Metro Weekly


Burlesque takes itself too seriously to be enjoyable, and it's not bad enough to really wallow in its own misery

Burlesque is like a sequin. It’s shimmery. It looks best from a distance. It’s flat and kind of cheap. And it will likely end up stuck to the bottom of your shoe after a rough night at the club.


The movie’s tagline, ”It takes a legend to make a star,” is clearly more directed at the casting, which includes Cher and Christina Aguilera, than at the film itself. Throw a little Madonna into the soundtrack — which they do — and you have this year’s contribution to making the yuletide gay.

Ali (Aguilera), short for Alice, finds herself down the rabbit hole when she leaves Iowa on a bus bound for Los Angeles. After walking around (who walks in Los Angeles?) looking for a job, she stumbles on the Burlesque Lounge, a dark and seedy bar with titillating dancers lip syncing to some of the crooning classics. Only Tess (Cher) actually sings her numbers, but after slinging drinks, practicing the dance moves in between rounds, and staring longingly at the stage, Ali gets her big break and revitalizes the club with her amazing voice and hot dance moves.

In doing so, she captures the heart of a hot bartender Jack (Cam Gigandet), with whom she happens to live even though he has a fiancée, and crosses the current headliner Nikki (Kristen Bell). Ali also catches the eye of real estate mogul Marcus (Eric Dane), desperately trying to buy the insolvent club. It’s an awful lot of plot to cram into the space between big musical numbers.

The main problem with Burlesque is that it’s so damn derivative. The first time Ali sings is exactly like Renee Zellweger’s first notes standing at the back of the bar in Chicago. Mimicking Moulin Rouge, one of the first performances is “Diamonds Are a Girl’s Best Friend.” And Stanley Tucci keeps popping up in the dressing room rambling on about clothes as he did in The Devil Wears Prada. The film also brings to mind Glitter and Showgirls, because Burlesque is poised to join those films in the train wreck hall of fame.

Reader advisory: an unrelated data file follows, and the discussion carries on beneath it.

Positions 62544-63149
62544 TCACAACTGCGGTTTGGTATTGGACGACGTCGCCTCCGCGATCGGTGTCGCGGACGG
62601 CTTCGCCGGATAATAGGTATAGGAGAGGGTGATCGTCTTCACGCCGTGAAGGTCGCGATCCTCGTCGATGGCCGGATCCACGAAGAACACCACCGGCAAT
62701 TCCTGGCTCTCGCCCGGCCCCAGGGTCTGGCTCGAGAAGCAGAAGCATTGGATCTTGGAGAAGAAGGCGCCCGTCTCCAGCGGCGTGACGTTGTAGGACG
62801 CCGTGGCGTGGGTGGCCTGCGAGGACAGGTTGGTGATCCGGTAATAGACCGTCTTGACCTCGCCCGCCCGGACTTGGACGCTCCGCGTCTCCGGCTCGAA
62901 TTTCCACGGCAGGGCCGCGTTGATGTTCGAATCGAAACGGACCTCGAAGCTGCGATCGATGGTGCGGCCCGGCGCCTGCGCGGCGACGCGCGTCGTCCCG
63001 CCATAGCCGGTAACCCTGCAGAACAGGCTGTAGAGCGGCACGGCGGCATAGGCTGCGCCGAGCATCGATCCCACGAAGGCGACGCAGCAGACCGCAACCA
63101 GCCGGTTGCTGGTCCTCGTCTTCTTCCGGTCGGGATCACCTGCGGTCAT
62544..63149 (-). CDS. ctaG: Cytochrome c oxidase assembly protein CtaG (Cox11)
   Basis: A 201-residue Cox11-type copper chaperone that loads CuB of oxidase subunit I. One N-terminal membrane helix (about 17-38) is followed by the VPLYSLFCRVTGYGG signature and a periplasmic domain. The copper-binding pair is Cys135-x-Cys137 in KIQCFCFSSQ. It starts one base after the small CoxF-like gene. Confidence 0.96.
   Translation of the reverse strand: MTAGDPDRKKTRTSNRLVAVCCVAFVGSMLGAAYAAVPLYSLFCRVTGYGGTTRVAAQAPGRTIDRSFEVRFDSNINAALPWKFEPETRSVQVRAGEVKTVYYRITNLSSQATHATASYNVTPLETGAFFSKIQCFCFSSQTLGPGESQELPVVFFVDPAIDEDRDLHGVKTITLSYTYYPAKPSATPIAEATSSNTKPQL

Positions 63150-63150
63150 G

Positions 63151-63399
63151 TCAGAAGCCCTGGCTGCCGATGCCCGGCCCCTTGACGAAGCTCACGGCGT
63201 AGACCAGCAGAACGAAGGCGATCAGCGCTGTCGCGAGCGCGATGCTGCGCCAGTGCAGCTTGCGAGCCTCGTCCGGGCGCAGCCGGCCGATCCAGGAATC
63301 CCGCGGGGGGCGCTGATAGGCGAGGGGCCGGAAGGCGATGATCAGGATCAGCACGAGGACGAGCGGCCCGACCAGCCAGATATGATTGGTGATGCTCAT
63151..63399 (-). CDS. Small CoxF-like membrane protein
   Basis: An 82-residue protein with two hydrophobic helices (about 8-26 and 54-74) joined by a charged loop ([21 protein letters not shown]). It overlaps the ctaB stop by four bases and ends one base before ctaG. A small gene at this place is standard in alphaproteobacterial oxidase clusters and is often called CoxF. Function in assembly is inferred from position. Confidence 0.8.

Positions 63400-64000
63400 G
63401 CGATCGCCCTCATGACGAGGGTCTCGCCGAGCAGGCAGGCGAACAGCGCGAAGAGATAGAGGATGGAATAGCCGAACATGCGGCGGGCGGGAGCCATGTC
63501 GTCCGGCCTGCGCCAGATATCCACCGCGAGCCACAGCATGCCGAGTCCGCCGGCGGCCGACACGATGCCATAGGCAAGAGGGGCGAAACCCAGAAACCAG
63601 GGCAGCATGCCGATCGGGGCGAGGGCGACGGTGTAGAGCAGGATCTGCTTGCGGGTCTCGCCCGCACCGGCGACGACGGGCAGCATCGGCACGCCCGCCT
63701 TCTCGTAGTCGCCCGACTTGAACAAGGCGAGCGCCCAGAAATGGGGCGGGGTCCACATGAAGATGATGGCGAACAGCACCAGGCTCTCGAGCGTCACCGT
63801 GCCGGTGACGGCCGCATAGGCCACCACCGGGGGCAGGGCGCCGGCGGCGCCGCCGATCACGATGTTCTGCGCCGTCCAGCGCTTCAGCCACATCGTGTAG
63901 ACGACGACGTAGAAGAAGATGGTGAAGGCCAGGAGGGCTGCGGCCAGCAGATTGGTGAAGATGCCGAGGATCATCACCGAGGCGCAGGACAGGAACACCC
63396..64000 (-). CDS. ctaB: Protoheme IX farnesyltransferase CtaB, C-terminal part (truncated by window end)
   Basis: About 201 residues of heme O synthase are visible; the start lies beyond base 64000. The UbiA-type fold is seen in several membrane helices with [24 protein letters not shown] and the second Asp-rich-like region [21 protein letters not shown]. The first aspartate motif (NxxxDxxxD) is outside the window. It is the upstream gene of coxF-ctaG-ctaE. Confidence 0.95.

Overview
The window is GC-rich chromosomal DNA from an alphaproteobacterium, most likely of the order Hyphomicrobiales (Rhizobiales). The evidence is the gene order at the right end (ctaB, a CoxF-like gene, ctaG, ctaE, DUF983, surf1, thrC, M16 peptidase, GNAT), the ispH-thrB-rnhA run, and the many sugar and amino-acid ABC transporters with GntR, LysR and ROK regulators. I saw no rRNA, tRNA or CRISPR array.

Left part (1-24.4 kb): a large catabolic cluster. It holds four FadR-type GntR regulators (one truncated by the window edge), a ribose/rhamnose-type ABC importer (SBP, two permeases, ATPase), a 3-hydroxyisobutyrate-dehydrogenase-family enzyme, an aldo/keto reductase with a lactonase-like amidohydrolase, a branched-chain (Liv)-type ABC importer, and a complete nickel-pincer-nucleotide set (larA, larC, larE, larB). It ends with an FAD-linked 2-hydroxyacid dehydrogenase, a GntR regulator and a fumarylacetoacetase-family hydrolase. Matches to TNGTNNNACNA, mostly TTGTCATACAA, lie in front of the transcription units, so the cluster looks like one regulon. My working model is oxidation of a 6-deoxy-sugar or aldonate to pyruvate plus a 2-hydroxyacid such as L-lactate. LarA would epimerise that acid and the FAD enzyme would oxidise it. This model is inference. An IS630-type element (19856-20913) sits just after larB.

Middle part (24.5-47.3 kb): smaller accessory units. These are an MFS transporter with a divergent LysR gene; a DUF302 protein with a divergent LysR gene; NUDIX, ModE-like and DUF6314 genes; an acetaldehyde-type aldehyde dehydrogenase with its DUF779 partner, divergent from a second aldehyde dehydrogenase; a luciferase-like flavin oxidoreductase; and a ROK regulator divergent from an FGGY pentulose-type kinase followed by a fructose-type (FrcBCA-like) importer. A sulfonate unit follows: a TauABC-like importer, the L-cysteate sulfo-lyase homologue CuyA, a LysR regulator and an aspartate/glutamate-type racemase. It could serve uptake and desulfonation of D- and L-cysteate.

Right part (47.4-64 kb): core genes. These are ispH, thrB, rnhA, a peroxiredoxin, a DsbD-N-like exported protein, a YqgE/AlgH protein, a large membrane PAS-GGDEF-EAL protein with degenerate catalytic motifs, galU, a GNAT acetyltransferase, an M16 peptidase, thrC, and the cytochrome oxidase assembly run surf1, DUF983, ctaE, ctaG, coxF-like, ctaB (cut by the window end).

The only slightly lesser problem is the ridiculous dialogue written by Steve Antin, who can also be held accountable for the direction. From the plot points to the delivery of the lines, Burlesque is off-key. What’s supposed to be romantic is corny, what’s supposed to be serious is laughable, and what’s supposed to be the big climactic finish has about as much fizz as day-old champagne.

The one thing that can’t be denied or mocked is the vocal talent of Aguilera and Cher. While Cher, the best drag queen to ever live, only gets two numbers, she works the hell out of them. You can almost hear the backbeat that’s going to be added to the track to make it a dance remix hit. And while Aguilera’s set-ups for some of the songs are incredibly contrived, she’s got a set of pipes that don’t quit.

In most staged musicals, you wonder why the characters are singing when they could just be speaking. In Burlesque, you just wish they’d skip the dialogue and stick to the songs. Aguilera is clearly not an actor, her Mickey Mouse Club days notwithstanding, and she fumbles through most of Ali’s ups and downs with a barely plausible performance. Cher, on the other hand, deserves one-third of an accolade, which is also the percentage of her face that’s still capable of moving. It’s hard to tell what emotion she’s trying to convey with her expressionless forehead and eyes, which is why the background music is so helpful.

Christina Aguilera,
Cam Gigandet
Rated PG-13
140 Minutes
Area Theaters

To be fair, not everything is horrible in the film. Gigandet and Dane provide excellent eye candy as way-too-pretty men interested in Ali. Neither really has any character depth to explore, but they get credit for delivering some of the worst lines in the film with straight faces. Alan Cumming is completely wasted as an androgynous doorman, yet another derivation, this one from Cabaret. Finally, as the dark-haired vixen Nikki, Bell does get some bitchy one-liners. Regrettably, none are witty enough to be remembered or repeated.

In the end, Burlesque does very little to distinguish itself from your run-of-the-mill drag show that you can see for a $7 cover charge. It takes itself too seriously to be enjoyable, and it’s not bad enough to really wallow in its own misery. It has a couple of ladies who do their best to shine, but the curtain has to come down at some point. For Burlesque, it’s about two hours too late.